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Let $M$ be a smooth manifold, and $E\to M$ a smooth vector bundle. Then if we have a smooth morphism $f:N\to M$ of smooth manifolds, then we obtain the following commutative diagram, $$\require{AMScd} \begin{CD}f^*E @>>> E \\ @VVV @VVV \\ N @>f>> M \end{CD}$$ where $f^*E$ is the pullback of $E$. Therefore, if we have some bundle metric $g\in E^*\otimes E^*$, we can define the pullback bundle metric $\tilde g:=f^*g\in f^*E^*\otimes f^*E^*$ in the natural way, and for any connection $$\nabla:\Gamma(\mathrm TM)\otimes\Gamma(E)\to\Gamma(E)$$ we can define the pullback connection $$f^*\nabla:\Gamma(\mathrm TN)\otimes\Gamma(f^*E)\to\Gamma(f^*E)$$ as follows:

Let $(x^i)$ be coordinates on $N$ mapping into coordinates $(y^j)$ on $M$, and let $E$ be locally trivial with basis $(e_k)$ on $M$, then if $\nabla_{\partial/\partial y^i}e_j=\Gamma_{ij}^k e_k$, then if we set $$\tilde\Gamma_{ij}^k=\frac{\partial f^l}{\partial x^i}\Gamma_{lj}^k\circ f$$ then we can define $\tilde\nabla$ by letting $\tilde\nabla_{\partial/\partial x^i} e_j=\tilde\Gamma_{ij}^k$.

Now, suppose $\nabla$ is compatible with $g$, that is to say, for $a,b\in\Gamma(E)$ and $X\in\Gamma(\mathrm T M)$, $$X\langle a,b\rangle = \langle\nabla_Xa,b\rangle+\langle a,\nabla_Xb\rangle$$ then I wish to prove that for $a,b\in\Gamma(f^*E)$ and $X\in\Gamma(\mathrm T N)$, $$X\langle a,b\rangle = \langle\tilde\nabla_X a,b\rangle+\langle a,\tilde\nabla_Xb\rangle$$ but is this true? I've been having trouble proving this even for $X=\frac{\partial}{\partial x^i}$ and $a=e_j$, $b=e_k$. In this case, I obtain that

$$\frac{\partial}{\partial x^i}\langle e_j,e_k\rangle = \frac{\partial g_{jk}}{\partial x^i} = \frac{\partial g_{jk}}{\partial y^l}\frac{\partial f^l}{\partial x^i}$$ and

$$\langle\tilde\nabla_{\partial/\partial x^i}e_j,e_k\rangle + \langle e_j,\tilde\nabla_{\partial/\partial x^i}e_k\rangle =\tilde\Gamma_{ij}^l g_{lk} + \tilde\Gamma_{ik}^l g_{lj} = \Gamma_{mj}^l\frac{\partial f^m}{\partial x^i}g_{lk} + \Gamma_{mk}^l\frac{\partial f^m}{\partial x^i}g_{lj} $$ but I don't see why these two expressions should be equal.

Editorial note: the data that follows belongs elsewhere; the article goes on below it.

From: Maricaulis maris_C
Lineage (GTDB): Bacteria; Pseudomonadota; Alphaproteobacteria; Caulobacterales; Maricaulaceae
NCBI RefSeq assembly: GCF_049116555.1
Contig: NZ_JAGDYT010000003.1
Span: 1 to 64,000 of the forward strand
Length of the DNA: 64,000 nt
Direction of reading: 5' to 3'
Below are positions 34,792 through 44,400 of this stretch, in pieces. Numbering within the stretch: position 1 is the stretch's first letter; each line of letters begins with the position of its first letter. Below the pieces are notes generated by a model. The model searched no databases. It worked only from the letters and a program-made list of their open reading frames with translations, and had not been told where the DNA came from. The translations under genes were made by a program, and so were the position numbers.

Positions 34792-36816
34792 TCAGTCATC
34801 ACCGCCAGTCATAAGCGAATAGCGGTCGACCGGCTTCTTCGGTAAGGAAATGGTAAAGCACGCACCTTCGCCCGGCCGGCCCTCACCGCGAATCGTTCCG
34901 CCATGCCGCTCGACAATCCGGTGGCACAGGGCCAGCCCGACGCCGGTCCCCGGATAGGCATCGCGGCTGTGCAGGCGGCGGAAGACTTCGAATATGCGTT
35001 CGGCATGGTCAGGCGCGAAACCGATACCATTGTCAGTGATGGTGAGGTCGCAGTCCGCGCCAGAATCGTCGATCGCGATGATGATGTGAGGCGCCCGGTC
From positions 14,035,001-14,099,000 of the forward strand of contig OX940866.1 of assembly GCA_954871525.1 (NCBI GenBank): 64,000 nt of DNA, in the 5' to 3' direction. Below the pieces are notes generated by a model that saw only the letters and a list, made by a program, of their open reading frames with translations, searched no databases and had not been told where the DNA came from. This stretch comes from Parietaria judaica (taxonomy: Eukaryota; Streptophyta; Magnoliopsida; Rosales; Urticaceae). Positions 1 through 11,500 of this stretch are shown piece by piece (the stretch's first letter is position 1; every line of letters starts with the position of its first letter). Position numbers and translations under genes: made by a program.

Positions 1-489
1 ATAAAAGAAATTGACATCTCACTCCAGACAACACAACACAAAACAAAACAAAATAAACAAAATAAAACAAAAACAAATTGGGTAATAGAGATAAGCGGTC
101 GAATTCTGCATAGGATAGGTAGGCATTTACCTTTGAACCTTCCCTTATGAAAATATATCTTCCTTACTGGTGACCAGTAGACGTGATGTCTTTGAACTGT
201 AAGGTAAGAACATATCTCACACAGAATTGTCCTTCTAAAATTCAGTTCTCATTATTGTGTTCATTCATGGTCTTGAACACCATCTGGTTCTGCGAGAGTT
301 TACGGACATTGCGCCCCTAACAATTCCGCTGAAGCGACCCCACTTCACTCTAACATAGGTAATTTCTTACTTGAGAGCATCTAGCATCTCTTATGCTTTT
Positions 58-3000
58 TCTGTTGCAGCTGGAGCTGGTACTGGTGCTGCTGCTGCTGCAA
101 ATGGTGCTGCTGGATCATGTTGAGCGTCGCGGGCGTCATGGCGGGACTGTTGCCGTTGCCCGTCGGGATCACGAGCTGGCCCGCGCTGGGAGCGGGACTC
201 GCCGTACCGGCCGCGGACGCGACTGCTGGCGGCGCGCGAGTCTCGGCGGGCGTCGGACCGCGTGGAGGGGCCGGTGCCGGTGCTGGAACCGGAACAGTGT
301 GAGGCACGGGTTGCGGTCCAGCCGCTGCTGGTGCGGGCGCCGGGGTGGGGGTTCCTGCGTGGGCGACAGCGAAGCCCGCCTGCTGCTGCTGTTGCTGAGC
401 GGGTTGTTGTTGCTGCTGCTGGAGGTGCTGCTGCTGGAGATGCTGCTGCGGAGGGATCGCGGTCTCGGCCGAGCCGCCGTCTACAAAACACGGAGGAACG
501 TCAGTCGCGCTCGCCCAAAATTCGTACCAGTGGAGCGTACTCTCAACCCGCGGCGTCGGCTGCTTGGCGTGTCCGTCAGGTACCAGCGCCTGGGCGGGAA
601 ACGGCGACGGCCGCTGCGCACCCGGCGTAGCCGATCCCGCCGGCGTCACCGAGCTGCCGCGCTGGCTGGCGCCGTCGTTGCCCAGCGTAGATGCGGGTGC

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    $\begingroup$ Note that it is wrong to think of $\nabla$ as a map $\Gamma(TM)\otimes\Gamma(E)\to\Gamma(E)$, as it is only tensorial in the $\Gamma(TM)$ part. $\endgroup$ – Amitai Yuval Jun 18 '17 at 2:52
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The answer is yes - the pullback connection is indeed compatible with the pullback metric. As always, there are many different ways to show, or even understand this claim. The following is one of those ways.

Every connection is determined by its parallel transport, and a connection is compatible with a given metric if and only if the associated parallel transport preserves the metric. Hence, we wish to show that if parallel transport with respect to $\nabla$ preserves $g$, then parallel transport with respect to $f^*\nabla$ preserves $f^*g$. This follows immediately from the following characterization of parallel transport with respect to $f^*\nabla$:

Let $\gamma:[0,1]\to N$ be a smooth path. Then we have $f\circ\gamma:[0,1]\to M$, and the fibers of $f^*E$ over the endpoints of $\gamma$ are identified with the fibers of $E$ over the endpoints of $f\circ\gamma$. Parallel transport with respect to $f^*\nabla$ along $\gamma$ is identical to parallel transport with respect to $\nabla$ along $f\circ\gamma$. (This is actually one of the ways to define the pullback connection).

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You have already obtained the answer. From your last expression using the identity $$g_{kl}\Gamma^{l}_{mj}+g_{jl}\Gamma^{l}_{mk}=\partial_{y^m}g_{jk}$$ one gets $$(g_{kl}\Gamma^{l}_{mj}+g_{jl}\Gamma^{l}_{mk}){\partial f^m\over\partial x^i}={\partial f^m\over\partial x^i}{\partial g_{jk}\over\partial y^m}$$ Which is the expected answer. You can check the identity by using the standard form for Christoffels $$\Gamma^{i}_{jk}={g^{il}\over 2}({\partial g_{lk}\over\partial y^j}+{\partial g_{lj}\over\partial y^k}-{\partial g_{jk}\over\partial y^l})$$

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